But no. We don’t actually have a small-c conservative party in this country, we have right-flavoured populists who would rather rail about “taxes on everything” and give sad homilies about how hard done by the workers of this country are, and how carbon taxes are just letting millionaires claim tax credits on the backs of the ordinary people of this country. No, seriously – these are things that the Conservatives have said in QP. And Rona Ambrose then goes on TV and says that the government should be regulating major emitters in a way that won’t cost consumers (never mind that regulations are the most costly mechanism available and it simply hides the true costs). It’s mind-boggling.

And so we now have all but one leadership candidate railing about carbon taxes, and the only one who agrees with carbon pricing, Michael Chong, insists that this is the wrong way to do it, that it should be revenue neutral for the taxpayer (never mind that provinces could institute that if they want, but they are given the flexibility to do with as they choose). Meanwhile, Paul Wells takes a torch to Lisa Raitt’s overwrought homilies about the poor people suffering under carbon taxes, and applies a little math to the analysis, which doesn’t fare well for Raitt. Likewise, Andrew Coyne laments the lack of a serious discussion on carbon pricing as the cheapest and least onerous way to reduce emissions. But this is currently the state of conservative politics in this country.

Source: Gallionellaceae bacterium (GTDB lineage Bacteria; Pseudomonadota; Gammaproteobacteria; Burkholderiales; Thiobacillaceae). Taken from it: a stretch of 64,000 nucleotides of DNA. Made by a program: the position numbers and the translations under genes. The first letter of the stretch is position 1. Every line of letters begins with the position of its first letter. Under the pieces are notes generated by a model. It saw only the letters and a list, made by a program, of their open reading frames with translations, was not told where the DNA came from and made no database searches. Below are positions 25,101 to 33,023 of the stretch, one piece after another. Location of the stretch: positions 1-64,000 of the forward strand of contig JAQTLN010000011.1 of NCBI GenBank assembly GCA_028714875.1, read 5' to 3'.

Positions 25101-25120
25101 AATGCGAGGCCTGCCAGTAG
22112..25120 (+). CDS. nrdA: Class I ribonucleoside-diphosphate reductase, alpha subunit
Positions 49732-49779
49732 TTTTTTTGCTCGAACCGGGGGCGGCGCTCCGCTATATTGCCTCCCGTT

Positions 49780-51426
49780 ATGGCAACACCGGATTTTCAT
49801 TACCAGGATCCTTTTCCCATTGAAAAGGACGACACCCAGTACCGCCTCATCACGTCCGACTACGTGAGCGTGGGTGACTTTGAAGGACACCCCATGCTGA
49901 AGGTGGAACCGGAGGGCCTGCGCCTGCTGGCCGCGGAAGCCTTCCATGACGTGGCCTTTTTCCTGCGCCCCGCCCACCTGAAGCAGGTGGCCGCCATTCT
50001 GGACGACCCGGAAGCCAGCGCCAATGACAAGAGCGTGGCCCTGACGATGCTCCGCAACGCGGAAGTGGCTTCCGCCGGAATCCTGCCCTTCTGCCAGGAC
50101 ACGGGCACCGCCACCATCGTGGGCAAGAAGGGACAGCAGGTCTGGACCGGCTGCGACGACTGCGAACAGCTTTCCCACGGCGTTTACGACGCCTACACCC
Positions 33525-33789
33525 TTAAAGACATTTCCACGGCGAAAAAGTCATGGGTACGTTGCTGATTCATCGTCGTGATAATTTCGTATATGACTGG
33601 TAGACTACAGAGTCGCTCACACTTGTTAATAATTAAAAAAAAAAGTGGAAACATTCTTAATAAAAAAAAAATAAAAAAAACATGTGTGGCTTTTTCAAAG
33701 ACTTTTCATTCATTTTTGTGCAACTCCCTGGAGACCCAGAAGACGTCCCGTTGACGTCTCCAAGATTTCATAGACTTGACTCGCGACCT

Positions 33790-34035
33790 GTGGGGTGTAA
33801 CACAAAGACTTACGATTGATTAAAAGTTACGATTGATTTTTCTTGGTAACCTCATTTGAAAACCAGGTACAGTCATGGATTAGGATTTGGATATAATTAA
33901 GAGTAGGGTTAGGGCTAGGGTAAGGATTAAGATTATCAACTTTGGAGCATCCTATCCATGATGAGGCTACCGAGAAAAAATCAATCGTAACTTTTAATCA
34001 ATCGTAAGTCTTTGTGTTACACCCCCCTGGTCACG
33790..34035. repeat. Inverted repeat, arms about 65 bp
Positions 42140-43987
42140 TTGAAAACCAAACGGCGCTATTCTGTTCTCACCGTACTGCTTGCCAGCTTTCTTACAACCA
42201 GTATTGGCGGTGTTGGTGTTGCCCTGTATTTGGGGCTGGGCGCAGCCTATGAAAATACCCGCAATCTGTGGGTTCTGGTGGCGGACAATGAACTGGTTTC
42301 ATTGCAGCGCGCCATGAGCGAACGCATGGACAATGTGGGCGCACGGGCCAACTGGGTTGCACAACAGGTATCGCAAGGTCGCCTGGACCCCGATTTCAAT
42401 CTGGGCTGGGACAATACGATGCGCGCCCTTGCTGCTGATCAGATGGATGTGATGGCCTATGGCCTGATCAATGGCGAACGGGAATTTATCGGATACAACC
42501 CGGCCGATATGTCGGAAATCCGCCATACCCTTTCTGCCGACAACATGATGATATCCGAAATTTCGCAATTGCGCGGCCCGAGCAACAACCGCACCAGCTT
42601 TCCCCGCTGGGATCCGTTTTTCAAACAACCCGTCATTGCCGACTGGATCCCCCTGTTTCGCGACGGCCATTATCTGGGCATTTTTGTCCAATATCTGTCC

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Roundup: Incentives and outcomes of electoral systems